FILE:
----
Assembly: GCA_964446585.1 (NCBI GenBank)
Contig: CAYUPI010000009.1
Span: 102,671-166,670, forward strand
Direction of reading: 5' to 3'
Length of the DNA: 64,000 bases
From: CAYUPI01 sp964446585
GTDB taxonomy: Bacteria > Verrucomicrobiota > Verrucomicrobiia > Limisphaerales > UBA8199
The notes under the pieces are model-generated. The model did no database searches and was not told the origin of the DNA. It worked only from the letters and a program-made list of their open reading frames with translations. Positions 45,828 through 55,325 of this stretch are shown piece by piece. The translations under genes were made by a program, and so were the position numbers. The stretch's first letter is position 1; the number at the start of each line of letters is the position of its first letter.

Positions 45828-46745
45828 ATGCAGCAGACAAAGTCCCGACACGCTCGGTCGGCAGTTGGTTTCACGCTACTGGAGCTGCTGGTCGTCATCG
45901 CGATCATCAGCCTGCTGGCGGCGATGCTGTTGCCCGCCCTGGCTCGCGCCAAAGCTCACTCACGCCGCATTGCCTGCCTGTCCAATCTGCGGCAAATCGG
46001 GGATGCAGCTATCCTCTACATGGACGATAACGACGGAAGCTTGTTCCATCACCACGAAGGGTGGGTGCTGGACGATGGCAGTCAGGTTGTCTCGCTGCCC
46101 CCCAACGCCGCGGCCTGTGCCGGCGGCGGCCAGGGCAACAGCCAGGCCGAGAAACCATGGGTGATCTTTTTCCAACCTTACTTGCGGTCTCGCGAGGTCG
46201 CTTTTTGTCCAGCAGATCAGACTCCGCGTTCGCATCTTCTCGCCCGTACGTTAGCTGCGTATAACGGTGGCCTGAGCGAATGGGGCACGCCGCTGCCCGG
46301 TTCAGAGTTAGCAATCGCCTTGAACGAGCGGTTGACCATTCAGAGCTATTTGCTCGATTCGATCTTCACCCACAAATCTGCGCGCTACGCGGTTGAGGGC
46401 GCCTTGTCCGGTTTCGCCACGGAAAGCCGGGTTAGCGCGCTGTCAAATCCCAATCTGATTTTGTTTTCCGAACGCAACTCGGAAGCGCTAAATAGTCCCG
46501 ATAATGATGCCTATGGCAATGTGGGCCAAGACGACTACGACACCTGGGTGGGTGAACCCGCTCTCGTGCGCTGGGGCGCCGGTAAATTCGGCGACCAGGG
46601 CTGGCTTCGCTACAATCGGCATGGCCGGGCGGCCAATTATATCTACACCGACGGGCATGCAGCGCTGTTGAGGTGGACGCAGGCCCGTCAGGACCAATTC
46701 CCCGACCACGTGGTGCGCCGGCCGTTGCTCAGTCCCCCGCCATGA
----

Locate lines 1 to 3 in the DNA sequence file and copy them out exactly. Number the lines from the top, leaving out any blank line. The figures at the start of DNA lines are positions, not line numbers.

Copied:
Assembly: GCA_964446585.1 (NCBI GenBank)
Contig: CAYUPI010000009.1
Span: 102,671-166,670, forward strand